Five reasons not to be tempted by IR35 blanket Assessments

Making blanket assessments on IR35 will set you up for bigger problems down the line. It’s a big mistake. Here’s why you shouldn’t do it. 

Everyone’s talking about IR35 – how we tax contractors – and the big changes that are coming in April. We’ll see the final legislation in mid-March so that leaves a hair-raisingly short amount of time to prepare before the 6 April deadline. That’s just one of the reasons why we think IR35 must be delayed for a proper review.

Given the situation is as clear as mud, some businesses are being tempted by the idea of making ‘blanket assessments’. They are deciding to put all their contractors into one category, either outside IR35 or inside, meaning they’ll be treated like employees for tax purposes. That’s regardless of the role the contractor is actually doing. Badging all contractors the same might seem like a quick fix, but in reality it only stores up bigger problems for the future.

Making blanket assessments is a big mistake for client businesses and we think it’s bad for contractors too. Here’s why:

  • The regulations actually require you to assess contractors on a case-by-case basis. So, if you’re assessing everyone the same without looking at people as individuals, that’s not right.
  • This is about contractor relations too. You might find staffing your projects is more difficult. Contractors are rightly concerned about their tax liabilities if you’re just making a blanket decision without considering what they actually do, or have done in the past. For example, contractors who have worked under their own supervision being assessed the same as those who have worked under the direct supervision of the client. It would be understandable for contractors to feel undervalued and at risk.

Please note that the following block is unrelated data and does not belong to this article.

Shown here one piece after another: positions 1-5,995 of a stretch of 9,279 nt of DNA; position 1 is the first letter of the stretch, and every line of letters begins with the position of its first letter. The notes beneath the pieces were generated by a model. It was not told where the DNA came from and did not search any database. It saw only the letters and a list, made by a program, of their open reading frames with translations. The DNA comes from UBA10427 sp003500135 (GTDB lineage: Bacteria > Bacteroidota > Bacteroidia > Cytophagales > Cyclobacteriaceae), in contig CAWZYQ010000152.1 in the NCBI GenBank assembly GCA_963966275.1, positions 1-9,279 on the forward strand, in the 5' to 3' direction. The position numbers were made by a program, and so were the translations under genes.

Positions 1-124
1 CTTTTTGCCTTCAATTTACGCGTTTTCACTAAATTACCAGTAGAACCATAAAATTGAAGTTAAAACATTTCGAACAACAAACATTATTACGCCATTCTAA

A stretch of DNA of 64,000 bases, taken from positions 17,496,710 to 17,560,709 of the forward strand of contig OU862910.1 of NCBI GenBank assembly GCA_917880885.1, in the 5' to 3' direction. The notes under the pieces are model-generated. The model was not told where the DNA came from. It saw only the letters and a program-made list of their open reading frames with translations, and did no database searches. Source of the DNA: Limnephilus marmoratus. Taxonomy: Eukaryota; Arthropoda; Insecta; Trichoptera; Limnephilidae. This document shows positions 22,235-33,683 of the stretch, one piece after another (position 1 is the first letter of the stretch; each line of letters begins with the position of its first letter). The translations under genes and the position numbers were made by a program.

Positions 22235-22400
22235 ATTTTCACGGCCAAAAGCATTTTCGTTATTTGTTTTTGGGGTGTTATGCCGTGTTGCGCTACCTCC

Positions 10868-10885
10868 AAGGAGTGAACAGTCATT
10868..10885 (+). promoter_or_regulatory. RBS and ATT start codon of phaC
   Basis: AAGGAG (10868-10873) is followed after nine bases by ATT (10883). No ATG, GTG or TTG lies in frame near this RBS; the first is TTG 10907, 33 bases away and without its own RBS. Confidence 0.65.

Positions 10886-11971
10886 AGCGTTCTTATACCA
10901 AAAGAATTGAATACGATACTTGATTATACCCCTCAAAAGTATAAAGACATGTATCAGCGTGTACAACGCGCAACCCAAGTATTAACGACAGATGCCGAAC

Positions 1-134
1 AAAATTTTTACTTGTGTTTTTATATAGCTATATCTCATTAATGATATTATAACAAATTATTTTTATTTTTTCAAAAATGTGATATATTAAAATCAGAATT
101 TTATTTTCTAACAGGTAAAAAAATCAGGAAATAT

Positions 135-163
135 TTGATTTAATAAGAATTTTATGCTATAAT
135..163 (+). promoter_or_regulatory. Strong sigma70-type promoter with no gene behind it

• Contractors in the private sector will be able to take clients and agencies to court in order to claim back the costs of wrongly working inside IR35. So not looking at contractors individually could have a big financial consequence later on.
  • If you’re forcing your contractors to go PAYE, they may go through different routes to achieve that – direct employment or using a so-called umbrella company. That will make your supply chain more complex and compliance more difficult to establish. That’s a big problem given the liabilities firms now face.
  • There are regulatory changes that come with moving people to PAYE. For example, you’ll need to think through the Agency Workers Regulations and treating staff equally with your own employees on pay, hours and holidays.

There’s a moral to this story. Just because the government hasn’t thought through IR35 properly doesn’t mean you should follow their example. Just like two wrongs not making a right, a slap dash approach to an already messy and flawed tax reform is only setting us up for trouble.

So our message to clients in the Good Recruitment Collective, the 500 businesses that work with the REC is, generally, don’t go down the route of blanket assessments because in the long-run that’s going to be more problematic than taking the time now to get in right.